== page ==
Prior to him, Ronald Reagan was 73 years, 11 months, 14 days old (27,012 days) on his second inauguration day in 1985.
Donald Trump was the previous oldest person to be elected to a first term as president at 70 years, 7 months, 6 days (25,788 days).
If you mean how many times has the winner not won a majority of the popular vote - or more than 50% - then it has happened more often than you might think! 19 times!
1824 John Quincy Adams
1844 James Polk
1848 Zachary Taylor
1856 James Buchanan
1860 Abraham Lincoln
1876 Rutherford B. Hayes
1880 James Garfield
1884 Grover Cleveland
1888 Benjamin Harrison
1892 Grover Cleveland
1912 Woodrow Wilson
1916 Woodrow Wilson
1948 Harry Truman
1960 John F. Kennedy
1968 Richard Nixon
1992 Bill Clinton
1996 Bill Clinton
2000 George W. Bush
2016 Donald Trump
If you mean how many times has the winner not won a plurality of the popular vote - or more than his opponents - then the answer is 5.
1824 John Quincy Adams
1876 Rutherford B. Hayes
1888 Benjamin Harrison
2000 George W. Bush
2016 Donald Trump
|There is no law or Constitutional requirement that says the Chief Justice has to swear in the President. It is just a tradition, not a neccesity. The oath has been given by someone other than the Chief Justice 8 times, most recently in 1963 when Lyndon Johnson was given the oath by a local judge in Dallas aboard Air Force One after the assassination of John Kennedy.|
The District of Columbia does not have full official representation in Congress. The 435 official members of the House and the 100 Senators all represent the various 50 states.
The other 3 votes come from the The 23rd Amendment to the Constitution which states that DC is allowed to appoint electors to the Electoral College. The number they are allowed is equal to the "number of Senators and Representatives in Congress to which the District would be entitled if it were a State", but no more than "than the least populous State". Since several states only have 3 votes, DC can have no more than 3 votes even if their population would normally warrant more.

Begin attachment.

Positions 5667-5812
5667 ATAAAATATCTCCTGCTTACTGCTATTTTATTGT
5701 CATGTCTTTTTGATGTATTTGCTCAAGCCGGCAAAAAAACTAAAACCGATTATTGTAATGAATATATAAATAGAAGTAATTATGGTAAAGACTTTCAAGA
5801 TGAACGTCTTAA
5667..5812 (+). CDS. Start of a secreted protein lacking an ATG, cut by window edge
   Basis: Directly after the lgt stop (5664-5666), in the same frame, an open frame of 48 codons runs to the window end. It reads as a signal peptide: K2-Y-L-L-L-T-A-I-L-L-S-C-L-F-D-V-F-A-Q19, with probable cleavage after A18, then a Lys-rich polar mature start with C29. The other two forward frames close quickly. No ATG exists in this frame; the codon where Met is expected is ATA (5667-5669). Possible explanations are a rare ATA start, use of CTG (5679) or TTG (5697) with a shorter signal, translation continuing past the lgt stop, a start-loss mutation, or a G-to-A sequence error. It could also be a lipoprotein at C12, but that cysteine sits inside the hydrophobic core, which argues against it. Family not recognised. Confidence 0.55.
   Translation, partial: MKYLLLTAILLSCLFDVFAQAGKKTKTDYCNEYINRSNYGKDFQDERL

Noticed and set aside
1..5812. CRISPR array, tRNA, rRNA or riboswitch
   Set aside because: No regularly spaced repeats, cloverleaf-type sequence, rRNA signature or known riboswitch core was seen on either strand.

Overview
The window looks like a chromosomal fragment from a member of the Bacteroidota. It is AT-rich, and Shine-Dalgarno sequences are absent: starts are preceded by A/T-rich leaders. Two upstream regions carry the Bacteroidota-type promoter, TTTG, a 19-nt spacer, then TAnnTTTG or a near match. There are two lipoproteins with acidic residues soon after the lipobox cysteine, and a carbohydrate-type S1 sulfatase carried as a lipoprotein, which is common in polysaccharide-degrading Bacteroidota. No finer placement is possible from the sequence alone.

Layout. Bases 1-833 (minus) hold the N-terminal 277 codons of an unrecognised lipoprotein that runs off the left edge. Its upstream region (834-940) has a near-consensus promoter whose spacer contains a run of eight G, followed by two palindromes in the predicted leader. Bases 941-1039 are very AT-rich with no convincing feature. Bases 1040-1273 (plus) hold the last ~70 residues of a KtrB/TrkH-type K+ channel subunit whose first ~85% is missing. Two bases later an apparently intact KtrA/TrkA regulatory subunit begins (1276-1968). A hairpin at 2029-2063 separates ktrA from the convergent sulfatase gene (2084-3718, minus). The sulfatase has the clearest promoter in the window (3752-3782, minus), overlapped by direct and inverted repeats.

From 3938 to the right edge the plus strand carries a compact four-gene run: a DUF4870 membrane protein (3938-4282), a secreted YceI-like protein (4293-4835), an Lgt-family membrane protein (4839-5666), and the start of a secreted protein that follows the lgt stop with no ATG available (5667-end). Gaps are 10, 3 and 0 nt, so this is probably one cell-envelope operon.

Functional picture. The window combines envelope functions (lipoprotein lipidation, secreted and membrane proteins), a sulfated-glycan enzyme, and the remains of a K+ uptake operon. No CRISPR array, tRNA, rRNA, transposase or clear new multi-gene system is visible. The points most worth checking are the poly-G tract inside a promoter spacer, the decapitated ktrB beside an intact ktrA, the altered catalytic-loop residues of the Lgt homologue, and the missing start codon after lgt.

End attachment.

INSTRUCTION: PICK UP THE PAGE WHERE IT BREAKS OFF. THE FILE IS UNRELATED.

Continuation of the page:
BTW - The District of Columbia does have one non-voting member in the House, but this person is not a full-fledged Representative, and is in fact not even called a Representative - they are called the DC Delegate.
The Constitution didn't originally envision two candidates running together as a President/Vice Presidential team. Back then whoever got a majority of the electoral votes won and whoever came in second became vice president.
When Thomas Jefferson and Aaron Burr ran together as running mates, they apparently forgot to factor in that they would probably get the same number of votes running as a team! They tied 73-73. Burr, who was supposed to be the VP candidate decided he might win the presidency and fought for it in the House election. It took the Representatives 36 ballots over 6 days to finally declare Jefferson the winner.
This election led to the ratifiacation of the 12th Amendment which changed the electoral process to the one we use today.
Now a tie in the popular vote within a state? That does matter! If a state had a tie in its popular vote, they would have a recount. If (after what would probably be several recounts) the vote was still tied, then state law would govern as to what happens next.
The 435 members of the House of Representatives would choose the next President from among the top 3 electoral vote getters. However, a special voting procedure is employed in this situation. Each state receives only one vote and the representatives from each state have to decide which candidate gets theirs. (For example, all 34 of Texas' representatives will vote individually. Then their votes are tallied. Which ever candidate receives a majority of these 32 votes wins Texas' one vote; if no candidate receives a majority of these 34 votes, Texas' one vote is not cast.) As long as members from at least 34 states are present, which ever candidate receives the votes of at least 26 states is declared the President. If no one reaches 26 votes, further balloting is done. (It took the Representatives 36 ballots over 6 days to reach a winner in the 1800 election!)
The 100 members of the Senate would choose the next Vice President from among the top 2 electoral vote getters. The voting procedure here is much more straightforward. At least 67 Senators must be present, and each person casts one vote. Which ever VP candidate receives at least 51 votes is declared the winner.
If you were paying close attention you might have noticed that it is possible for the president and vice president to be from different parties in this scenario!
Most historians use 1824 as the starting date for popular vote returns because of, what a Congressional Quarterly publication calls, the "availability, accessibility, and quality" of the returns since then.